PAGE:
Here is an assumption. First left join, denoted as Extent2, is for the SELECT clause to retrieve all necessary fields from ClientCustomField table. This would be presented in the query anyway, no matter if there is an Include method call. Second left join, denoted as Extent3, is to retrieve CustomField table fields. As you can see it is not used anywhere ...


0

You really should use a ViewModel, I can't remember last time I used the ViewBag I'm also going to use Razor here, its syntax is much more terse. You don't need to use DisplayFor if you're just presenting the data: @foreach(var item in ViewBag.Data){ <tr> <td><img alt="" src="@item.Image" /><td> ...


0

Try something like: var convertedBars = bars.GroupBy(b => b.TimeStamp.Date).Select(g => g.GroupBy(b2 => (int)(b2.TimeStamp.TimeOfDay.TotalMinutes / 60))).Select(gb => new Bar() { TimeStamp = gb.FirstOrDefault().FirstOrDefault().TimeStamp, Open = gb.FirstOrDefault().FirstOrDefault().Open, ...


2

Try this, using an anonymous type for the grouping: group myData by new { myData.TimeStamp.Date, Hour = (int) myData.TimeStamp.TimeOfDay.TotalMinutes / 60 } into barData


0

Here's what I like to do with messy LINQ. It makes it much easier to read and debug. var allListBlockValues = mCache.ListBlocks.SelectMany(listBlock => listBlock.Value); var matchingListBlockValues = allListBlockValues.Where(e => listBlocks.Contains(e.Key)) Dictionary<long, IList<Cell>> ByBlock = new Dictionary<long, ...


2

It's a bit misleading since dictionaries have keys and values, but you'll get that error when trying to insert a null key into a Dictionary (you're allowed to have null values in a dictionary). I think you can filter out null values earlier on in your query so you don't end up with a null key later on. I added a condition for && e.Key != null. ...


1

Reformating the code a bit it looks like this: Dictionary<long, IList<Cell>> ByBlock = mCache.ListBlocks .SelectMany(e => e.Value) .Where(e => listBlocks.Contains(e.Key)) .Select(Block => new KeyValuePair<long, IList<CellToSubCatchment>>( Block.Key, ...


0

In your query you select from context.db.Name, whereas you should select from context.db, otherwise select c.Name would mean context.db.Name.Name Entities dbo = new Entities(); var query = from c in dbo.database1 where c.id == id select c.Name;


1

I think you are probably trying to filter between those dates and then order by descending date. Try this: if (query.endDate != null) { data = data.Where(c => c.UploadDate <= query.endDate).Take(pageSize); } if (query.startDate != null) { data = data.Where(c => c.UploadDate >= ...


2

Have you try this data.Where(c => c.UploadDate >= query.startDate).OrderByDescending(c => c.UploadDate)


5

You're a little bit off here. First of all, if you reorder the list 4 times, the first 3 will have been a waste of time. I'm not sure what your logic is there, so I'll leave it at that. You need to rethink your filtering logic. Secondly, the Func that you pass to OrderByDescending gets the key to order by; it doesn't perform filtering. So when you do: data ...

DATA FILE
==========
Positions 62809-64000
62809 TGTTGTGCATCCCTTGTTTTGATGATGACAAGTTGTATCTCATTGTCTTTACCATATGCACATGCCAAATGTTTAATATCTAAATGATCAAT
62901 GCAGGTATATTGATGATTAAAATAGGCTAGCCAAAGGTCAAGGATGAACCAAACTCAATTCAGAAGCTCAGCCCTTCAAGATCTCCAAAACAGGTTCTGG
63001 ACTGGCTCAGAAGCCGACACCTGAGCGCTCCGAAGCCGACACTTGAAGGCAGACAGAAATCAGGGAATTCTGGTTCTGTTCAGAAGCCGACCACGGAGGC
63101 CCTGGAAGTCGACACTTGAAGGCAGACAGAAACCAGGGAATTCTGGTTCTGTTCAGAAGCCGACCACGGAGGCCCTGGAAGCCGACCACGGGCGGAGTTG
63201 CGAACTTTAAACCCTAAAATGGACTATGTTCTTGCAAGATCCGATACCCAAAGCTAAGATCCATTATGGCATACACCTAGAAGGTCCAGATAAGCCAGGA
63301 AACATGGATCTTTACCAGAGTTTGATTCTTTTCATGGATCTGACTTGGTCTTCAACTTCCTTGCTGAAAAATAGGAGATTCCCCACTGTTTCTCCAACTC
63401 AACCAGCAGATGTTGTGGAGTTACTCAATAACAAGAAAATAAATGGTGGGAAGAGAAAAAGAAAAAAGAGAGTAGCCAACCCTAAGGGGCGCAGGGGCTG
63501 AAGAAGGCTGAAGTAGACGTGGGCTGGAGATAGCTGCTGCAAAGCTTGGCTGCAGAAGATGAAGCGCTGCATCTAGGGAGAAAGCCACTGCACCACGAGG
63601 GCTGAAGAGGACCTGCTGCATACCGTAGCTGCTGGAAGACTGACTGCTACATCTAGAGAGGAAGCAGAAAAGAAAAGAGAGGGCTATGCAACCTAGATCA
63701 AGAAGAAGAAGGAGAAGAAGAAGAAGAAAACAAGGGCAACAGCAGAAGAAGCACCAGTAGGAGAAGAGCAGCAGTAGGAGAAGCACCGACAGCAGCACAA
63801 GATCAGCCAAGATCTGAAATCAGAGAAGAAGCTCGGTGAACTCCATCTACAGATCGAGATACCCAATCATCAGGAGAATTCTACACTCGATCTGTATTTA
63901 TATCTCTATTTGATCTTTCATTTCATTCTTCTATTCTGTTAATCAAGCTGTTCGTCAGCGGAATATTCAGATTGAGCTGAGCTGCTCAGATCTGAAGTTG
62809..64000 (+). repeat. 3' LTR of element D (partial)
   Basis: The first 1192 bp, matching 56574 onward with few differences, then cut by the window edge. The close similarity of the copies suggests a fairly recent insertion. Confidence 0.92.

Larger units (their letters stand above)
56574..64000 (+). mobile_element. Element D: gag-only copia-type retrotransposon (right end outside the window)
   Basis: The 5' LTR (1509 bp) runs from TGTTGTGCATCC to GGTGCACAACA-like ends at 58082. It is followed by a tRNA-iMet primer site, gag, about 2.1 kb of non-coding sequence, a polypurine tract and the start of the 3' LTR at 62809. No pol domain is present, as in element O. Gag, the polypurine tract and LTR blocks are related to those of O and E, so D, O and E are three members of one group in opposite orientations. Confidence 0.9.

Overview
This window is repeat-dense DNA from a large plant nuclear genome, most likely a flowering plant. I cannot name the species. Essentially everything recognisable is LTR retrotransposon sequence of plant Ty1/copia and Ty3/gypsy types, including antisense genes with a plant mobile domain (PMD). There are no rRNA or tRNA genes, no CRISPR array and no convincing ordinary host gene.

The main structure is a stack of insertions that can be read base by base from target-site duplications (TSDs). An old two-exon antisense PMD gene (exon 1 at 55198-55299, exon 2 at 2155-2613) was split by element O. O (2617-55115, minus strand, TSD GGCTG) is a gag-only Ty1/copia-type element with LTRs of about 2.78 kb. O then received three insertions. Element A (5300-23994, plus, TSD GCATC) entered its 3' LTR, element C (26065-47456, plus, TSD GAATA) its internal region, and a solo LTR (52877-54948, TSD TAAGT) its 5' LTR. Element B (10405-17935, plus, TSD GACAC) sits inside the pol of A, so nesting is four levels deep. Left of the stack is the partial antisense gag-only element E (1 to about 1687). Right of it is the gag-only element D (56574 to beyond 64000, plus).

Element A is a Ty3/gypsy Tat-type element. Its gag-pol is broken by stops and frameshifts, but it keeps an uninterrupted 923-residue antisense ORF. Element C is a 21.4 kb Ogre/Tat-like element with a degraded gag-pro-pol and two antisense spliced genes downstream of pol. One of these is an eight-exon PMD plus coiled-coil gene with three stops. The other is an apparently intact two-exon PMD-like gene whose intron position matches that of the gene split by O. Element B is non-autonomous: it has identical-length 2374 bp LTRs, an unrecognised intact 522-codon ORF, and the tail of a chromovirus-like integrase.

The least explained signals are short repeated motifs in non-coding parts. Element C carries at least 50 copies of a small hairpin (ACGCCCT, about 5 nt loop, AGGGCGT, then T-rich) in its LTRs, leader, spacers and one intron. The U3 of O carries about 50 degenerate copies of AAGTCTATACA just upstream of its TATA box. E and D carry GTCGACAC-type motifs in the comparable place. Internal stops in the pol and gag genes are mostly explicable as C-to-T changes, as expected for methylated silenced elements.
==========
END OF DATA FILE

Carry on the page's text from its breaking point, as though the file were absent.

3

You're not ordering by dates.. you're ordering by a boolean expression. data = data.OrderByDescending(c => c.UploadDate <= query.endDate).Take(pageSize); // ^^^^^^^^^^^^^^^^^^^^^^^^^^^^^ bool I can't quite understand what you're trying to achieve there.. but that's your issue. If you can expand a little more I can ...


0

You should write your own ToStringList method. ToList is an extension method so you should write ToStringList as an extension method too, extending IEnumerable(Of String).


2

It is not clear what semantic you had in mind with your where condition. I see two possibilities: You want to apply dc.ColumnName.Contains(...) to every key in the dictionary, or You want to check dc.ColumnName against the existing dictionary keys, I discuss both situations below. Here is how you match a string against a set of keys: where ...


2

Vice versa: where columnsMappingDictionary.Keys.Contains(dc.ColumnName))


0

string xml = @"<CustomActions> <CustomAction Id='MsCrm.deal.Form.Clone.CustomAction' Location='Mscrm.Form.deal.MainTab.Save.Controls._children' Sequence='46'> <CommandUIDefinition> <Button Alt='$LocLabels:MsCrm.deal.Form.Clone.Alt' Command='MsCrm.deal.CloneCommand' ...


0

Read the object graph using AsNoTracking(), then it is just a matter of adding it and saving, no worries about order or state, I used this to implement a SaveAs feature in a recent project: var myGraph = tableA.Where(c => c.Id == id) .Include(c => c.childA) .Include(c => c.childB) .Include(c => ...


0

I tested this and it worked String s = @"<ImportExportXml><Entities><Entity><Name>new_test</Name><EntityInfo></EntityInfo><RibbonDiffXml></RibbonDiffXml></Entity></Entities></ImportExportXml>"; var xdoc = XElement.Parse(s); var f = (from x in xdoc.DescendantsAndSelf(@"Entities") ...


2